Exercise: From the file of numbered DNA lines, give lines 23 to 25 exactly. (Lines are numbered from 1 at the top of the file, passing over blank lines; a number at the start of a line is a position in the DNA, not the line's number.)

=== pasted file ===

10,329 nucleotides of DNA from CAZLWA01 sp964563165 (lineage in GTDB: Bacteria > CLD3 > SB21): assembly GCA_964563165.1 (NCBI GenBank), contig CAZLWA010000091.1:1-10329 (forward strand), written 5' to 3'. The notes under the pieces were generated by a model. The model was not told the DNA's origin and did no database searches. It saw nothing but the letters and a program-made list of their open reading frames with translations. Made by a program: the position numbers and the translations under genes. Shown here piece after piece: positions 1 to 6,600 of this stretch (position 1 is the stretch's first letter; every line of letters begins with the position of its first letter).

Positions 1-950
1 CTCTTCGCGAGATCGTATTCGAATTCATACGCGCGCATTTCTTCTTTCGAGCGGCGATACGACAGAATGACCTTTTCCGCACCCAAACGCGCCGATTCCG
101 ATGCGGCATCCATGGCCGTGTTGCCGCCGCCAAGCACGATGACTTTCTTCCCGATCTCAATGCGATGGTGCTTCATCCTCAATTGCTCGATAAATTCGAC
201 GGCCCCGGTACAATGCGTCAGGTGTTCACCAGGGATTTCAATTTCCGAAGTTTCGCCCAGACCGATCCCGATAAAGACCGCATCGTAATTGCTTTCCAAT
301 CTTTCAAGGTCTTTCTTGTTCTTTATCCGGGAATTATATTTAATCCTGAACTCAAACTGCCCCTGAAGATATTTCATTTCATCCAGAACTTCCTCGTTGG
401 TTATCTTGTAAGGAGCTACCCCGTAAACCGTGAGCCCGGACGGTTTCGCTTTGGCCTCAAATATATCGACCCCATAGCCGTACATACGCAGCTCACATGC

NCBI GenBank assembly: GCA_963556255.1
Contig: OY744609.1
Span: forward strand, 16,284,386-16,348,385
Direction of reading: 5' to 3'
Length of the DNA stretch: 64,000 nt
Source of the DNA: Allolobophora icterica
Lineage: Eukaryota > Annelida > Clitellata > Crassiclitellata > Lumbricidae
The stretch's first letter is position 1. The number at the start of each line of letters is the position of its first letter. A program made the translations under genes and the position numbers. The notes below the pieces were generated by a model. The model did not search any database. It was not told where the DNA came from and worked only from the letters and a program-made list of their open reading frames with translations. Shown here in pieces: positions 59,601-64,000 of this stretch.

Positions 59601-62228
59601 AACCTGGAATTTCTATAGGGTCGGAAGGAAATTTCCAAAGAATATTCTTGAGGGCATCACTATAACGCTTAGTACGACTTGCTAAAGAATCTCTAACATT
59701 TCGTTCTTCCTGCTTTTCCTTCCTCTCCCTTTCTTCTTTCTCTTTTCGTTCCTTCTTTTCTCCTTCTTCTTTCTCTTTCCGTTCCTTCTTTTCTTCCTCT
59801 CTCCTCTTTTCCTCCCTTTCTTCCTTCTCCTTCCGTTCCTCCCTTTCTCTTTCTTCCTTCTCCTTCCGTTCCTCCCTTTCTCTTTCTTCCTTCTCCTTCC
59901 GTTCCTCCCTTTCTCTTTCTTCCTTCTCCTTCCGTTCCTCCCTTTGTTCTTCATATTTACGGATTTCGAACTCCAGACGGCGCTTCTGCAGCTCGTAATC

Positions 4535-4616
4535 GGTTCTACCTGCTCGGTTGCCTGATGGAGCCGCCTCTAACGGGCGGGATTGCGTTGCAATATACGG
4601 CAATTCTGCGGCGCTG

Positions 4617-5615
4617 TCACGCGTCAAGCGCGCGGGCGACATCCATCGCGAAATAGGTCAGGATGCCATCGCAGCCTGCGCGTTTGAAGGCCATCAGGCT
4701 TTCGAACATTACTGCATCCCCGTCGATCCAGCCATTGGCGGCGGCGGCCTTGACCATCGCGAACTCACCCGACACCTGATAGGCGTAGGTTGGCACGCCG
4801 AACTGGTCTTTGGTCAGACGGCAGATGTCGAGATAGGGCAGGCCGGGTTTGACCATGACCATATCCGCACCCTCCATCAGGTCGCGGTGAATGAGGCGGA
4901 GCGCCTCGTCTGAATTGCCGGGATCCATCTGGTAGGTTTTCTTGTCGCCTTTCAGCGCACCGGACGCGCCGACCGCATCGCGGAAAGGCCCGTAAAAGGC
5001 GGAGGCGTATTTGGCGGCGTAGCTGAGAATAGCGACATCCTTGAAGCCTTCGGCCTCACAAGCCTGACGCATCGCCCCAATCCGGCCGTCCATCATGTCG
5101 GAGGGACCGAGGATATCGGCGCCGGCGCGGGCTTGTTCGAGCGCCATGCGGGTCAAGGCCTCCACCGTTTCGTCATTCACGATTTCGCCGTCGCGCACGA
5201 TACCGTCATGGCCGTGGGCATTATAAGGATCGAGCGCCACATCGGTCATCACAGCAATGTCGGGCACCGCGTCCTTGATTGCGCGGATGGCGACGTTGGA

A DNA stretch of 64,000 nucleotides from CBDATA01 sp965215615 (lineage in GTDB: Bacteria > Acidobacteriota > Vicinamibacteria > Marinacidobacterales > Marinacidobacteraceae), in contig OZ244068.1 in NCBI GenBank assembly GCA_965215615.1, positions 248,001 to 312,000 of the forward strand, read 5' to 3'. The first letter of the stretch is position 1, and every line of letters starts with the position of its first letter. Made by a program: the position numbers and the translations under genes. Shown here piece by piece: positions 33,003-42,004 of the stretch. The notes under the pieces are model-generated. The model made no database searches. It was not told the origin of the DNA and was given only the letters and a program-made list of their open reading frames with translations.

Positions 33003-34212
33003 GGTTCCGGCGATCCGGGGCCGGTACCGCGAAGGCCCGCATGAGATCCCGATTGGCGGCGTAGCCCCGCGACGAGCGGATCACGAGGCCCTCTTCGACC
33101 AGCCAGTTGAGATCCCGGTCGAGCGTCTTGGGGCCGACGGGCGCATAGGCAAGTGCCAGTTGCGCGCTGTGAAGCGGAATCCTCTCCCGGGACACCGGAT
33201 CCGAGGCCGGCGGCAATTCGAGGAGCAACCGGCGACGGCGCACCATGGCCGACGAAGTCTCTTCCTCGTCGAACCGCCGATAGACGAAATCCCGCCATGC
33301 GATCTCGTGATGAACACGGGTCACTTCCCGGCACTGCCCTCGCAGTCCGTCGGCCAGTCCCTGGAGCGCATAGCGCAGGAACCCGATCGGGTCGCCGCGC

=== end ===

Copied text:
4601 CAATTCTGCGGCGCTG

Positions 4617-5615
4617 TCACGCGTCAAGCGCGCGGGCGACATCCATCGCGAAATAGGTCAGGATGCCATCGCAGCCTGCGCGTTTGAAGGCCATCAGGCT